• Firms should be aware that where they are regulated in the EU they will continue to be subject to the
    supervising powers of the competent authority which has granted the authorisation, including the power to restrict or limit the business, operations or network of institutions or to request the divestment of activities that pose excessive risks to the soundness of the business.

Notification process

The regime requires a notification to be made to:

  • The PRA for deposit-taking EEA credit institutions, insurance firms and significant investment firms
  • The FCA for all other firms.

This can take the form of an application for authorisation if already submitted or through notification prior to Brexit day. The FCA plans to open its notification portal in early January 2019.

The TPR is designed to allow the regulators to process the applications for authorisation from firms in a measured way. It will extend the current six-month (complete application) and 12 month (incomplete application) periods for regulatory review of applications to three years for the PRA.
Incoming EEA firms with Part 4A permissions in addition to passported activities (i.e. EEA firms with consumer credit top-up permissions) will be able to act within the scope of their current permissions, notwithstanding that they will have to submit a Variation of Permission to include the passported permissions.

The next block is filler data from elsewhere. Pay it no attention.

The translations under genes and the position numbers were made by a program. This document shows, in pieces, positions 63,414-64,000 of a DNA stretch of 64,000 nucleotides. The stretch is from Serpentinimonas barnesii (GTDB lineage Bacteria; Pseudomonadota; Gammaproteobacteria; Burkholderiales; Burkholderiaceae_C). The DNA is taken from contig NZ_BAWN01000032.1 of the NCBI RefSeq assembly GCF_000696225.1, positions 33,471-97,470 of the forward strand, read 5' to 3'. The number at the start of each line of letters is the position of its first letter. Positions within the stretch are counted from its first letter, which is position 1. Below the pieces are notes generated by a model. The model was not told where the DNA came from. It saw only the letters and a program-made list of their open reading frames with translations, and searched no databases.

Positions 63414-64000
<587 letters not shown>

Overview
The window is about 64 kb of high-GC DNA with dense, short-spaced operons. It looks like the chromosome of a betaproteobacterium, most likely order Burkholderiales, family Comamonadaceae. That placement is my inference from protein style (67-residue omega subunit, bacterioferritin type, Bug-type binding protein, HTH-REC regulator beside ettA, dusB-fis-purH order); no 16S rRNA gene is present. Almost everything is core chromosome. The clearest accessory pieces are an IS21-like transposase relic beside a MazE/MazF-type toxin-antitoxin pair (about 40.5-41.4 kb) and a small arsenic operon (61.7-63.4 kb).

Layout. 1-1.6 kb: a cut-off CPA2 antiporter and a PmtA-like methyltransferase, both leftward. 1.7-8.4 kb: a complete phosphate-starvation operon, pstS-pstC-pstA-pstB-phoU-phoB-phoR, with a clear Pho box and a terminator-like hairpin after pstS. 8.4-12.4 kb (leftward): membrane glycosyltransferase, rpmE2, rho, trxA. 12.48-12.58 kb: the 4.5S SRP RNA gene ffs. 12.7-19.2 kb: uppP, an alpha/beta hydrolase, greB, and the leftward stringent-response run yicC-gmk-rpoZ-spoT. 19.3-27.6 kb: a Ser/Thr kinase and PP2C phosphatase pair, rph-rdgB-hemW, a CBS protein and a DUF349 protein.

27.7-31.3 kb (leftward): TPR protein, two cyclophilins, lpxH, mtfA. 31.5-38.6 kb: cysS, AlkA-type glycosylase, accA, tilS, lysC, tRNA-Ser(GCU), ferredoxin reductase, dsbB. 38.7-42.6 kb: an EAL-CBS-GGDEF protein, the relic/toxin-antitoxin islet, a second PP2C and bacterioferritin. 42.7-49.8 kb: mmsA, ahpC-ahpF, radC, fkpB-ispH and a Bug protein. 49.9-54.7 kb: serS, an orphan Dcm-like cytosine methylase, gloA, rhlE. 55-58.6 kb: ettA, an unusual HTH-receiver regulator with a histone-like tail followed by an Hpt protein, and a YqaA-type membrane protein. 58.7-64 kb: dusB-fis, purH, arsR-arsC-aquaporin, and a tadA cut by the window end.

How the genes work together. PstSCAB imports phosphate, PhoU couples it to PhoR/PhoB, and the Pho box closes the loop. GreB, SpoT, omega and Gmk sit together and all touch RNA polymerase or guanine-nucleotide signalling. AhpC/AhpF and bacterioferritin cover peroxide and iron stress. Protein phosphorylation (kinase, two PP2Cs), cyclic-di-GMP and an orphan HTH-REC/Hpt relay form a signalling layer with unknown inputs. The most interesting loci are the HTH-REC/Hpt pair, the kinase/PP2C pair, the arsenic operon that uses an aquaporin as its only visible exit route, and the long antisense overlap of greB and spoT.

Firms applying for authorisation from the FCA will be allocated a "landing slot" in which they will have to submit their authorisation application. These slots will be confirmed after Brexit, with the first one being October to December 2019 and the last being January to March 2021.

For deposit-taking EEA credit institutions, significant investment firms and insurers, the PRA notes that firms may make either:

  • A notification where it has not made an authorisation application before exit; or
  • An application for authorisation.

Supervisory scope applying to firms within the regime

The impact of the TPR would be that firms relying on it will have a Part 4A permission, meaning that they will come within the UK regulators’ scope of supervision. Notwithstanding this, the FCA notes that it will “seek to preserve the status quo as much as possible”.

In overview, the principles of FCA supervision that will apply to firms within the TPR will involve compliance with: